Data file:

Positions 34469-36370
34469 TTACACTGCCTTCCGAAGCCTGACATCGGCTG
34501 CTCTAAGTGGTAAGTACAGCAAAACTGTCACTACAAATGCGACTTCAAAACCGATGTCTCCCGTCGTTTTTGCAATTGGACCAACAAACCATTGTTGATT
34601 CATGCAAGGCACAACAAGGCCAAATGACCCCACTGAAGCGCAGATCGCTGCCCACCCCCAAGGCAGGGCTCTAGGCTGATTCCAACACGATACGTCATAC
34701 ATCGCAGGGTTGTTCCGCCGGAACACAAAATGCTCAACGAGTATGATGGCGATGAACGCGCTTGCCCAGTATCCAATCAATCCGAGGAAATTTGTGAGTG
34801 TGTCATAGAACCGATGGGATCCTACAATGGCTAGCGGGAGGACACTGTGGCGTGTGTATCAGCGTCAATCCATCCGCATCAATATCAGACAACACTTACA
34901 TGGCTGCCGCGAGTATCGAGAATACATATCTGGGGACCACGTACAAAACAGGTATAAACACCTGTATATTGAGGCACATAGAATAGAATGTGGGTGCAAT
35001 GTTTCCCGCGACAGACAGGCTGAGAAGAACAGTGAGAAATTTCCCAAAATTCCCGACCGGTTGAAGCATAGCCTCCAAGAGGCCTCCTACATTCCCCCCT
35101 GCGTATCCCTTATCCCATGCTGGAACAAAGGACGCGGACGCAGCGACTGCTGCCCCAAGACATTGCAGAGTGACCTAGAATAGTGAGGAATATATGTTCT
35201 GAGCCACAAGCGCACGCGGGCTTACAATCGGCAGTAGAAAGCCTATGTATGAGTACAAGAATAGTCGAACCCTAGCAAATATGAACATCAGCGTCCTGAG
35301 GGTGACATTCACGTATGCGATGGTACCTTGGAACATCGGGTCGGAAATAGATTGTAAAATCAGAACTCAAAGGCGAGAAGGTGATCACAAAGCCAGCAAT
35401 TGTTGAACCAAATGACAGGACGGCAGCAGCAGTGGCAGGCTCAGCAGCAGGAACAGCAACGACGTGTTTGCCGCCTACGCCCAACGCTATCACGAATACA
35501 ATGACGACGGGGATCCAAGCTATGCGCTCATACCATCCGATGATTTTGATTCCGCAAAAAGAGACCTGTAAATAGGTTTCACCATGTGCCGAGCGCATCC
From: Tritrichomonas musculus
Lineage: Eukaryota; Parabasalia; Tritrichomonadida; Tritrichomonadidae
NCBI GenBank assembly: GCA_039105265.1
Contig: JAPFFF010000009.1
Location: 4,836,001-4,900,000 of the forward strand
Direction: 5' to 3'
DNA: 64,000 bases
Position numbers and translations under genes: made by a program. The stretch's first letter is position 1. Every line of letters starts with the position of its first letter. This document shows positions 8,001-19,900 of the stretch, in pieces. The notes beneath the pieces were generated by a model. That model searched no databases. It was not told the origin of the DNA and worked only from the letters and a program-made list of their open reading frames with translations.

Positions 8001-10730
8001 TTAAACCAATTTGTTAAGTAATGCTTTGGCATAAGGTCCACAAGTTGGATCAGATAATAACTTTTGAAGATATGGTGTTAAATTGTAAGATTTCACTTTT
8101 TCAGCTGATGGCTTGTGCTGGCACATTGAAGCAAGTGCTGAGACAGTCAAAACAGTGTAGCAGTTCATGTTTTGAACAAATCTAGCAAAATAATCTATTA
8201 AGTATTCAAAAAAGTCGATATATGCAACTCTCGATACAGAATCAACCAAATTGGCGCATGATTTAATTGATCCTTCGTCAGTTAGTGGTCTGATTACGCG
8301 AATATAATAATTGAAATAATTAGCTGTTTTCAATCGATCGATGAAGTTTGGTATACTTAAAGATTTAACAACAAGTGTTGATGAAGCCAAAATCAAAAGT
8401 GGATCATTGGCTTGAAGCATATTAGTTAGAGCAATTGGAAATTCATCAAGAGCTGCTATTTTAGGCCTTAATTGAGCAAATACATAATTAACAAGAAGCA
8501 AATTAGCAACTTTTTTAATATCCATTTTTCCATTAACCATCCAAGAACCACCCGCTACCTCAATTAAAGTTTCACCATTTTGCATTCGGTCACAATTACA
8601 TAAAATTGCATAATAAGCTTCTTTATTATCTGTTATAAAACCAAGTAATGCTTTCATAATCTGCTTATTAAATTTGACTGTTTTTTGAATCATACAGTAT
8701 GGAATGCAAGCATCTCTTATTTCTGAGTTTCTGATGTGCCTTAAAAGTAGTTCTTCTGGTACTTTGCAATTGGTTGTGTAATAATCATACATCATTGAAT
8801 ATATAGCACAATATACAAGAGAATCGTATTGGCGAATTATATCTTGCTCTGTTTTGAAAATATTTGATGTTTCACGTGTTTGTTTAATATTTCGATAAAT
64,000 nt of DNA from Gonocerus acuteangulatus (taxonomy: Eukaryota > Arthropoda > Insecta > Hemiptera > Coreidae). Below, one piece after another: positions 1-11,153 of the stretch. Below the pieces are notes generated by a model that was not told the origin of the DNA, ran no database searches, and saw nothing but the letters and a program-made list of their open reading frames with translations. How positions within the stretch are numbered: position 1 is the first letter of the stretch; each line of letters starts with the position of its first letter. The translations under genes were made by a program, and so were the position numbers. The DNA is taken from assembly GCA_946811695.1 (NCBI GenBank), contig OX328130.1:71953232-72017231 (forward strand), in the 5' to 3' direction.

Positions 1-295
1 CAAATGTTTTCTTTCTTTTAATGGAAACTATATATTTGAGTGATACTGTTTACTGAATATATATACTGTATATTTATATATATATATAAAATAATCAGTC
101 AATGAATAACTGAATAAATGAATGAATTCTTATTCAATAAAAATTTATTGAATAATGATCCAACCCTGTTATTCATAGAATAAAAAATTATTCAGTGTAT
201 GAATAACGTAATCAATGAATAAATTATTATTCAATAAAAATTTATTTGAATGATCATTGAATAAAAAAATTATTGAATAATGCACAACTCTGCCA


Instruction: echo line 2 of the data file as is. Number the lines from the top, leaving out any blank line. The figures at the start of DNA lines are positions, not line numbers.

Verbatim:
34469 TTACACTGCCTTCCGAAGCCTGACATCGGCTG